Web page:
However repugnant to religious propriety, and even to good manners, a large proportion of the published verse of "Scotia's Plowman Poet," must unhappily be considered, there are, nevertheless, not wanting evidences of a better taste — a purer feeling; the effect, no doubt, of those devout family exercises so touchingly alluded to in "The Cottar's Saturday Night." Who does not wish that compositions of this character had occupied the places of others — alas! too many — of a far different description? The quality of the Poet's fame might, indeed, have been greatly modified in consequence — his admirers would have been found in a different class, to that from which they have been mostly derived. Among the traces of an occasional visitation of religious feeling, which mark the pages of Robert Burns, may be mentioned Versions of the First and part of the Ninetieth Psalms. The latter — in the Scottish Version — is said to have been a favourite in the household of the Poet's father: the former is thus noticed by Allan Cunningham, in his interesting Life of the Scottish Bard: — "I am not one of those who think Burns so happy in his sacred as in his ordinary poetry. Any one who compares his 'First Psalm' with the common Version of Scotland will feel that in simplicity the sacred minstrel of the days of the Stuarts surpasses the Poet of Kyle. The latter is cold and tame in comparison. The verse describing the good man and the wicked man dwells on many northern memories:—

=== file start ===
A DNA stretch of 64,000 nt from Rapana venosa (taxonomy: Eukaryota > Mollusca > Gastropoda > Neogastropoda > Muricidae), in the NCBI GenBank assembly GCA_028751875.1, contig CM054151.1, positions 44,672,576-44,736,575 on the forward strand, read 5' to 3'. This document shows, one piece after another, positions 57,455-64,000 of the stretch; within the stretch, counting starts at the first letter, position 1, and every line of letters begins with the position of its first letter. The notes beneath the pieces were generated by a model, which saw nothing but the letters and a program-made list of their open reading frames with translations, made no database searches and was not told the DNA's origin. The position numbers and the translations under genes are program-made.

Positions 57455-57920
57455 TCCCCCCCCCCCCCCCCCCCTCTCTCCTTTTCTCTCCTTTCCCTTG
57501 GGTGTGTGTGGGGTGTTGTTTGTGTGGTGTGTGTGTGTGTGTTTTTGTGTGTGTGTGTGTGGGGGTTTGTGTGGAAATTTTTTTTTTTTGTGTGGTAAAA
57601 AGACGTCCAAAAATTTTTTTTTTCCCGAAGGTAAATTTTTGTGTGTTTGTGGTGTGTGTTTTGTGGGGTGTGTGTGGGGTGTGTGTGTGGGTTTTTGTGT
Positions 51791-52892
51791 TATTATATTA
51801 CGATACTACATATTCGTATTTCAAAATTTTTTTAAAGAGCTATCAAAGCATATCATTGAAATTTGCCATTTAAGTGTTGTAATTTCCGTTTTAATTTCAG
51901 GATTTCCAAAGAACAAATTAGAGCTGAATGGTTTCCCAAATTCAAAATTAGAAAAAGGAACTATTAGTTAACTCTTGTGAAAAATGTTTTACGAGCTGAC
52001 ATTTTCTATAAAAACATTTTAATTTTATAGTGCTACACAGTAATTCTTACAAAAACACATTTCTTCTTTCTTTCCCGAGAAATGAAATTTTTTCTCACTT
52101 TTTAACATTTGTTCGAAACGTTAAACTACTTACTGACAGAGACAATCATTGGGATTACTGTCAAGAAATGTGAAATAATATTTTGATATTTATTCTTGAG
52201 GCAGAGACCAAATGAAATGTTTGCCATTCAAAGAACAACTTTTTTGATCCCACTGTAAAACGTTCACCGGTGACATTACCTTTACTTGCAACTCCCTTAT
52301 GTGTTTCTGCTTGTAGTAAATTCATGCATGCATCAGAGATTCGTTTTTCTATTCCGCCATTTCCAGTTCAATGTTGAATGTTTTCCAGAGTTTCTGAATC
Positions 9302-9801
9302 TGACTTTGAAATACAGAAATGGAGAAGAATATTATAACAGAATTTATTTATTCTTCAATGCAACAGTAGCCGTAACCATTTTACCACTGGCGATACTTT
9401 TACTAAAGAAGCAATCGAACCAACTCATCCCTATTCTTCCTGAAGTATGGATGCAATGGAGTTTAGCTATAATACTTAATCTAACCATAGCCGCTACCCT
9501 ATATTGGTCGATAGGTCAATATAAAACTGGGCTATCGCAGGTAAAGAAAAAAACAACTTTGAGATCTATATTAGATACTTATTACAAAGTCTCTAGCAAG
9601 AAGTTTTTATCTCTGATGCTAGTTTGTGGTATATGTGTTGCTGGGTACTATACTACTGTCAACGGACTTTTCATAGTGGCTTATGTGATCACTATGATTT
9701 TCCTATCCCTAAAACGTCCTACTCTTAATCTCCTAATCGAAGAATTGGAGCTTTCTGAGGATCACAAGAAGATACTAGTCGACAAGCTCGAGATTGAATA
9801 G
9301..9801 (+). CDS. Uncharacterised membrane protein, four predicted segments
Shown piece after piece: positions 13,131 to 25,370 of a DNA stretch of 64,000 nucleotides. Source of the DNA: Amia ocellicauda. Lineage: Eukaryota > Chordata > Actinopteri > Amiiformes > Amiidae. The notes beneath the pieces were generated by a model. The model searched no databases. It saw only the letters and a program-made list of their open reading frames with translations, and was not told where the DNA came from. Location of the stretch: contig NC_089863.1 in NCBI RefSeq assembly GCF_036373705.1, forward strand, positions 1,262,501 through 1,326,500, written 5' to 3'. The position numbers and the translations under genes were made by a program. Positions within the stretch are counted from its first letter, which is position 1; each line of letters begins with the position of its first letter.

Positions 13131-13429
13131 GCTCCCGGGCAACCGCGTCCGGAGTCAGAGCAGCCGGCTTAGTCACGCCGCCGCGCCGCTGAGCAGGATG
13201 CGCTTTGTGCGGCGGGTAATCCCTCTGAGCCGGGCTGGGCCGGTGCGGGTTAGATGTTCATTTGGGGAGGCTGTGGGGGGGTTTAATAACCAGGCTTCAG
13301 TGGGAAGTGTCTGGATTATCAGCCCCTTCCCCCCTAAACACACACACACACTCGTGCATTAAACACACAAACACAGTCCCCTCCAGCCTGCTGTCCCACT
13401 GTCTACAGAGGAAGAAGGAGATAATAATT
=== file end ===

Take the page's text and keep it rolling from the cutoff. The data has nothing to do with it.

He shall be like a tree that grows
Near planted by a river,
Which in his season yields his fruit,
And his leaf fadeth never:
And all he doth shall prosper well;
The wicked are not so,
But like they are unto the chaff,
Which wind drives to and fro.
A New Version of the Psalms has long been talked of in Scotland; but the General Assembly must proceed warily in this matter. Some of the Psalms are exquisite compositions. I shall instance but the Eighth Psalm: it is Thomson's Seasons in little. The want of elegance which I have heard complained of is but a poor reason for throwing into oblivion a vast body of verse which abounds with such simplicity of language, such sincerity of expression, and wears such an old-world air, as no living bards with all their harmony and polish can equal. Besides they carry upon them the stamp of pure days and holy hands, and have the advantage of being venerable."
The man, in life wherever placed,
Hath happiness in store,
Who walks not in the wicked's way,
Nor learns their guilty lore!
Nor from the seat of scornful pride
Casts forth, his eyes. abroad,
But with humility and awe
Still walks before his GOD.
That man shall flourish like the trees
Which by the streamlets grow;
The fruitful top is spread on high,
And firm the root below.
But he whose blossoms bud in guilt.
Shall to the ground be cast,
And, like the rootless stubble, tost
Before the sweeping blast.
For why? that GOD the good adore
Hath given them peace and rest,
But hath decreed that wicked men,
Shall ne'er be truly blest.